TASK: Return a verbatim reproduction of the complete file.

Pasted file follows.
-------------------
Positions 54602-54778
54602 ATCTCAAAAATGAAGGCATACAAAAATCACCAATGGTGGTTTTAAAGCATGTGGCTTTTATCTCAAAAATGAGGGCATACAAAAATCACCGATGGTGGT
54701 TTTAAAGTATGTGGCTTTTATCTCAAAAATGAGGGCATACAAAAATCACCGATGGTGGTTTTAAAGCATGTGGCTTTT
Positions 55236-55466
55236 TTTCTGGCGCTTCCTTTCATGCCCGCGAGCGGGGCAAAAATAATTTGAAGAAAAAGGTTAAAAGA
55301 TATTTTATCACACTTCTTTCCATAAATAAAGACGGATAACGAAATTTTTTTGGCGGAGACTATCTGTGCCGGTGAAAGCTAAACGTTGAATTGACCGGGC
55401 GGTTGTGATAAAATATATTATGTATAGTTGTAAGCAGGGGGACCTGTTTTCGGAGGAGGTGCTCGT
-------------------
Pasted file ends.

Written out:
Positions 54602-54778
54602 ATCTCAAAAATGAAGGCATACAAAAATCACCAATGGTGGTTTTAAAGCATGTGGCTTTTATCTCAAAAATGAGGGCATACAAAAATCACCGATGGTGGT
54701 TTTAAAGTATGTGGCTTTTATCTCAAAAATGAGGGCATACAAAAATCACCGATGGTGGTTTTAAAGCATGTGGCTTTT
Positions 55236-55466
55236 TTTCTGGCGCTTCCTTTCATGCCCGCGAGCGGGGCAAAAATAATTTGAAGAAAAAGGTTAAAAGA
55301 TATTTTATCACACTTCTTTCCATAAATAAAGACGGATAACGAAATTTTTTTGGCGGAGACTATCTGTGCCGGTGAAAGCTAAACGTTGAATTGACCGGGC
55401 GGTTGTGATAAAATATATTATGTATAGTTGTAAGCAGGGGGACCTGTTTTCGGAGGAGGTGCTCGT